Can Thailand Move Beyond the Coup?
Thailand under military rule may look calm. But big changes are coming, whether the generals like it or not.
On May 22, exactly six months ago, the military in Thailand launched a coup. The generals in Bangkok announced that they were putting an end to half a year of debilitating confrontation between the country's two main political camps. The new junta repealed the old constitution, banned public assemblies, and imposed curbs on the press. It also briefly detained ex-Prime Minister Yingluck Shinawatra, who had been deposed from her post just a few days earlier on charges of "abuse of power."
On May 22, exactly six months ago, the military in Thailand launched a coup. The generals in Bangkok announced that they were putting an end to half a year of debilitating confrontation between the country’s two main political camps. The new junta repealed the old constitution, banned public assemblies, and imposed curbs on the press. It also briefly detained ex-Prime Minister Yingluck Shinawatra, who had been deposed from her post just a few days earlier on charges of “abuse of power.”
Yingluck is the sister of Thaksin Shinawatra, the man around whom all Thai political intrigue revolves. Reviled by the Bangkok elite, adored by millions of voters, the billionaire Shinawatra, who now lives in exile, inspires ferocious loyalty and equally ferocious contempt. His critics denounce him for corruption and demagoguery. His fans praise him for bringing public services to the long-neglected rural communities that account for the bulk of Thailand’s population.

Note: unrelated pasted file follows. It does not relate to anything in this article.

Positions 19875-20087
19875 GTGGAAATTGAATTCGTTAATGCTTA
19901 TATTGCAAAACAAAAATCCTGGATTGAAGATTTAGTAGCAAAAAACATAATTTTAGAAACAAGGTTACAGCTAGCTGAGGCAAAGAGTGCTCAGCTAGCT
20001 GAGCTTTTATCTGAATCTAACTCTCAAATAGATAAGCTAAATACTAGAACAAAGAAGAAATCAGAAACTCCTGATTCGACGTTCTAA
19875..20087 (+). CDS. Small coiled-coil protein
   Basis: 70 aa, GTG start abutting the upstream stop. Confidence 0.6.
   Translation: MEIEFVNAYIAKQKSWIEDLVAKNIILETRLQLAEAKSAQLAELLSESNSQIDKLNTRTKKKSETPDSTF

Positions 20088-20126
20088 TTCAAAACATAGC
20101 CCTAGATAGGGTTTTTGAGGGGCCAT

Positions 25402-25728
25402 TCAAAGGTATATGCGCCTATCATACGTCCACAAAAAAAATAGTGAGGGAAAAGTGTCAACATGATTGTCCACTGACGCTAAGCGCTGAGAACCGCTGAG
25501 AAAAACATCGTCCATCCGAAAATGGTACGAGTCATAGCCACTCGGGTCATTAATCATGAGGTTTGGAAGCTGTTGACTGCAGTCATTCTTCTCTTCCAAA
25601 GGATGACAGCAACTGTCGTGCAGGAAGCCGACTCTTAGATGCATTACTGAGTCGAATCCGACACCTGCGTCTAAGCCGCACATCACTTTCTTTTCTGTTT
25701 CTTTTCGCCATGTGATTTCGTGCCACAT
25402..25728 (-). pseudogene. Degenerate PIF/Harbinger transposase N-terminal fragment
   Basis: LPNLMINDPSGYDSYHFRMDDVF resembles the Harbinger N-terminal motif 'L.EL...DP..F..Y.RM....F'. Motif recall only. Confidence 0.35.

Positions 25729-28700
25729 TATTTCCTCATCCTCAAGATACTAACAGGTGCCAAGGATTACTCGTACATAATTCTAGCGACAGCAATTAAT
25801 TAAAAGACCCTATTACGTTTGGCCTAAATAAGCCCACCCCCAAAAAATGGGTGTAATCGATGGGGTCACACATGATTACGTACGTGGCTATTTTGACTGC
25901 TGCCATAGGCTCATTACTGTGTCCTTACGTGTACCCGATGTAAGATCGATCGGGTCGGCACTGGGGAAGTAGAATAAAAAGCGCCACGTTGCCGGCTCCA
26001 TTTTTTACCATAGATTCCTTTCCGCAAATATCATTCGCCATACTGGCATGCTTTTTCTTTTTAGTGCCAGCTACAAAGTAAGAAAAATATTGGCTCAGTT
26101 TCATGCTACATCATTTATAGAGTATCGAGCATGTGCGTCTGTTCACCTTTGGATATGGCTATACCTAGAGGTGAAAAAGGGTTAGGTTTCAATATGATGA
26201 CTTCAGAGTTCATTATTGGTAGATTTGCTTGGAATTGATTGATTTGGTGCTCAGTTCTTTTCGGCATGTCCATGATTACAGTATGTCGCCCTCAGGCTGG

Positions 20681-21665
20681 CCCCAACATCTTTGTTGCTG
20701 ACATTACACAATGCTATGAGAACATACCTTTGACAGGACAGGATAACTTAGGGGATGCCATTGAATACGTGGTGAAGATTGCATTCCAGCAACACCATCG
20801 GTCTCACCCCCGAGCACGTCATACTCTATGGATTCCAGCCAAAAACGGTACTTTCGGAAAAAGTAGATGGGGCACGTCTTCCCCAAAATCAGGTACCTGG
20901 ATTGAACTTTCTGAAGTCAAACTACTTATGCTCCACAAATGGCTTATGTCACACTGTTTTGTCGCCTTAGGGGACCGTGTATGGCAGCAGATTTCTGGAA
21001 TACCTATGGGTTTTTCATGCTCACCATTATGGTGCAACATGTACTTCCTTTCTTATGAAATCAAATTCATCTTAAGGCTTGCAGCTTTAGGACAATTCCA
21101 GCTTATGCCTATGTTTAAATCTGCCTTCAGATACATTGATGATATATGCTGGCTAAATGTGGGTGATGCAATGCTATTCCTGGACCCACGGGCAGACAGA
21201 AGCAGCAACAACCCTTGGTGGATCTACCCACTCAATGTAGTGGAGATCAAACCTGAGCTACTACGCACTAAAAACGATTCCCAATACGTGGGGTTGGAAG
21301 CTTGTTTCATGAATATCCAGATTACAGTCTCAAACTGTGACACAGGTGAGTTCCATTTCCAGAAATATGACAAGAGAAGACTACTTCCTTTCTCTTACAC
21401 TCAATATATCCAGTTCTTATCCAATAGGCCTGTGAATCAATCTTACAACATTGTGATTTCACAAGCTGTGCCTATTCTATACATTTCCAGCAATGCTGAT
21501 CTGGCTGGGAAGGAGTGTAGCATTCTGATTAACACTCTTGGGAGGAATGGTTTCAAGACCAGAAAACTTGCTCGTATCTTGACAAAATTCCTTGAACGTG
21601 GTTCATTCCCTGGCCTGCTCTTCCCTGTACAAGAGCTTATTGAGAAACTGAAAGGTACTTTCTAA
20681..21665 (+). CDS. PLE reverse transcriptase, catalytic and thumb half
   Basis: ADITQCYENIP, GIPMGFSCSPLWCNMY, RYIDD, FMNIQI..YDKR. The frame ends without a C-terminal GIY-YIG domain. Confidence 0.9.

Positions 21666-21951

In 2012, when Yingluck’s government was still in office, Verapat Pariyawong got a job as a legal adviser to one of her deputies. Now in his late twenties (he declines to say exactly how old he is), the Harvard-educated Verapat has already experienced more political drama than most people twice his age. His work in government, and his subsequent status as a high-profile commentator, exposed him fully to the rough-and-tumble of Thai politics at a time of deepening polarization.
In October of last year, the Shinawatras’ foes launched a series of street protests that aimed to paralyze the capital until the Yingluck government fell. Verapat waded into the fray: “I was out there, on TV on radio, writing articles, arguing against the undemocratic overthrow of the government” — which had, after all, come to power by winning a solid majority of the votes in a democratic election. Many of his friends and associates sympathized with the protestors and chided him for working for a government despised by the elites. At one point in February, unknown assailants fired gunshots at his house; the same thing happened again on the day of the coup. (Closed-circuit TV footage of that second incident can be seen here.)
Verapat had already accepted several speaking engagements in the United Kingdom before the military takeover, and in the days that followed he left the country. On May 28, as he was stepping off a train in Oxford, his mobile phone lit up. Friends were calling to tell him that, back home in Bangkok, the military had interrupted regular TV programming to issue a notice ordering him to report to the authorities, a likely prelude to his arrest.
Verapat elected to stay where he was, although he did have an illuminating phone conversation with representatives of the military back in Bangkok. When he told them that he was, as he puts it, “open to constructive dialogue but not coercion,” one of the generals responded that he should return home for some “attitude adjustment” — the junta’s now-notorious euphemism for its detention of critics.